27 Mar 2017

Risk-Based Thinking: Is This Something New?

Not really, but it does require a new way of planning.

Risk-based thinking can be considered the fundamental change in ISO 9001:2015. Compared to ISO 9001:2008, where preventive action (PA) held a spot in the “act” phase of the plan, do, check, act (PDCA) cycle, risk now appears in the “plan” phase and at each stage thereafter. This change formalizes an idea that has been around since at least 1546, when John Heywood coined the proverb, “Look before you leap.”

er clauses 4.1 and 4.2 of ISO 9001:2015, it is therefore reasonable that the context of an organization should be considered during the planning phase, as well as before it, together with the needs of interested parties. Based on these inputs, risk also should be considered, per clause 4.4.1 f: “address the risks and opportunities as determined in accordance with the requirements of 6.1.”

This makes me wonder: Has the standard previously not addressed risks posed to quality management systems (QMS)? Risk was always considered, but inferred and inadequately interpreted by organizations. Only now has it been systematized as a requirement. Throughout ISO 9001:2015, in clauses related to each stage of the PDCA cycle, there is a requirement to address the risk.

Can you imagine a general planning a war strategy without appreciating the risks involved, per clause 9.1.3, which requires analysis and evaluation? Perhaps this is an opportunity for the rest of the world! In real life do we not consider various risks as we send children to school, select toys, and plan expeditions? The details we go into are based on the context of what we are doing and the parties involved. Therefore, if an organization manages a simple production line to manufacture toilet rolls, the context and risk would be different than those involved in operating a nuclear plant.

But why call it “risk-based thinking” and not risk management?

ISO 9001:2015 has to be applicable across industries and to organizations of various sizes. It remains a process-based standard. Should an organization need a formal risk-management system, the standard refers to ISO 31000:2009—“Risk management.” Risk-based thinking asks that everyone in the organization think about the risk of doing, or not doing, their assigned tasks. This concept was implicit in earlier versions of ISO 9001, too, but now organizations are systematically required to understand the context (clause 4.1) and then determine risks before planning (clause 6.1).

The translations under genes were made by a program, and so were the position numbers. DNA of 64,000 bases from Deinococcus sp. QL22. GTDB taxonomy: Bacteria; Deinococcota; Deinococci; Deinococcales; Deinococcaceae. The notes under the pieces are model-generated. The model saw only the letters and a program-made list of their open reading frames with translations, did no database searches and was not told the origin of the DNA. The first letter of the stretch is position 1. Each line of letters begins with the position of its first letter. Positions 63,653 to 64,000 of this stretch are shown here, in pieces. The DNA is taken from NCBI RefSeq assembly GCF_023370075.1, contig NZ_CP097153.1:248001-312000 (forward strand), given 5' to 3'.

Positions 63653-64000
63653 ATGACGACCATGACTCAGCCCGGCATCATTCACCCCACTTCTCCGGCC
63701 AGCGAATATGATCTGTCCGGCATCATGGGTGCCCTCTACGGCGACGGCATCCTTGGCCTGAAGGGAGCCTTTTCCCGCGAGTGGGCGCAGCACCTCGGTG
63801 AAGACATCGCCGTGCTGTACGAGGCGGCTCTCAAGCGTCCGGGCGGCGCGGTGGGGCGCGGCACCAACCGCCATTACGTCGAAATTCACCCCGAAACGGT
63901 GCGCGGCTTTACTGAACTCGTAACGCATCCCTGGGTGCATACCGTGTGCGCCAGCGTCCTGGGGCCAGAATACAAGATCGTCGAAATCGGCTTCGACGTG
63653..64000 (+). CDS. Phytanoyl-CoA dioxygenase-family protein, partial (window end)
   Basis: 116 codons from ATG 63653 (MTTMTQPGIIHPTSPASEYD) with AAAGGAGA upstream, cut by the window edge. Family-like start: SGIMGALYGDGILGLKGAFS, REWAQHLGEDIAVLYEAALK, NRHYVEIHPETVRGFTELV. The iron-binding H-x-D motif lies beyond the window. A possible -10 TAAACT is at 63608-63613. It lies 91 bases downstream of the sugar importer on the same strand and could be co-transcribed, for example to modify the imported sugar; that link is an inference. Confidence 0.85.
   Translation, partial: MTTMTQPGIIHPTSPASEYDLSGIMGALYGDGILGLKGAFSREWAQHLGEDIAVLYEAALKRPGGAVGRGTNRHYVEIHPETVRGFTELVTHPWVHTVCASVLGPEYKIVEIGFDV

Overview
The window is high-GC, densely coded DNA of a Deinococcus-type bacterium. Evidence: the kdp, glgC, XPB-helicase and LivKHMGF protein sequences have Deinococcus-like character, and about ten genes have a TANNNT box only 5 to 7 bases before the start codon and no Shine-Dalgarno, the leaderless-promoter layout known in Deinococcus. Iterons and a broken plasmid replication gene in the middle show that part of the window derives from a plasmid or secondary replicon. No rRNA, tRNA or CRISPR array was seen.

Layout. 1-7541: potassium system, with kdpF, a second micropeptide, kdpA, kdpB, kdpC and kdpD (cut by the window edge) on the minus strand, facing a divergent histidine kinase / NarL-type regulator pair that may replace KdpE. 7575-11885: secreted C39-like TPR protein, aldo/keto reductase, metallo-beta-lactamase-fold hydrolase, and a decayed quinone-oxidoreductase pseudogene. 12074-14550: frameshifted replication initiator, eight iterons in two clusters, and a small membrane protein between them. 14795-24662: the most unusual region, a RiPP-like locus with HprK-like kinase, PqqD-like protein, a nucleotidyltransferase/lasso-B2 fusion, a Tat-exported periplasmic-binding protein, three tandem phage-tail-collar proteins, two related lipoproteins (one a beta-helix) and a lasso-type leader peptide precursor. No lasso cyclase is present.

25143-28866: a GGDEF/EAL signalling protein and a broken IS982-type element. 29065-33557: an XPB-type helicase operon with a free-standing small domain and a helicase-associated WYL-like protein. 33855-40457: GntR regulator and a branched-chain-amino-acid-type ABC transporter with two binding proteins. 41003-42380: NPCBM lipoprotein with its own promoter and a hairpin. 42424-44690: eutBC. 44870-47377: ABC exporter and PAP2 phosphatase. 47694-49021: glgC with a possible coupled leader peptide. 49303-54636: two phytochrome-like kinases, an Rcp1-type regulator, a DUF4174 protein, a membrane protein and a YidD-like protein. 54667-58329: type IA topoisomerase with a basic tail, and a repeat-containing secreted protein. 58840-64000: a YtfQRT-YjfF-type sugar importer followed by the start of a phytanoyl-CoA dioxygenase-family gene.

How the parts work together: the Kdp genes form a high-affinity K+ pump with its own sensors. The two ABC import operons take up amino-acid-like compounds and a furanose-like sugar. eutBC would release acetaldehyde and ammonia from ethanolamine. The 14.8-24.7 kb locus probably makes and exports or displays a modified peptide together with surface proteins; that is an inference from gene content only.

Although the revised standard does not mention preventive action, a QMS is a preventive tool. With risk replacing preventive action, the QMS has become more effective as a philosophy. Moreover, risk no longer has a strictly negative connotation. It simply must be addressed, and where applicable, it should be taken as an opportunity for improvement. Risk input may lead to a positive and innovative idea.

As organizations transition to ISO 9001:2015, or seek to become newly certified, they must not go into “panic mode.” It’s helpful to remember that risk has always been considered in the standard, but companies are now required to be proactive rather than reactive in their considerations. With its high-level structure (HLS), ISO 9001:2015 is actually more logical, simple, user friendly, customer-focused, and aligned with modern technologies. And it’s applicable to both manufacturing and service industries.

At a very basic level, all that an organization has to do is consider these six steps:
1. Make a list of the organization’s hazards. These should be identified in various processes by process owners. Where an organization is departmentally organized, the department heads should consider these.
2. Having listed the risks, the impacts or potential harm should be listed against each risk.
3. The departmental lists can be consolidated into an organizational list under the direction of top management or a designated quality manager.
4. Evaluate each risk and its associated impact or potential hazard to assign a priority or significance number.
5. With top management’s involvement, decide how to isolate, minimize, accept, transfer, or eliminate the risk.
6. These risk-minimizing decisions then require a specific plan. Come up with proposed actions for each risk, including assigning responsibility and a completion date for them. Process owners must also agree with top management on the frequency of monitoring the progress.
7. This can be further expanded, if necessary and within the context of the organization, by considering the likelihood of detection.

The standard asks organizations to plan to address risks but does not specify the need for a documented plan. However, a well-documented plan to address risks can only benefit an organization and add value.

 

By CEO and President, Captain Inderjit Arora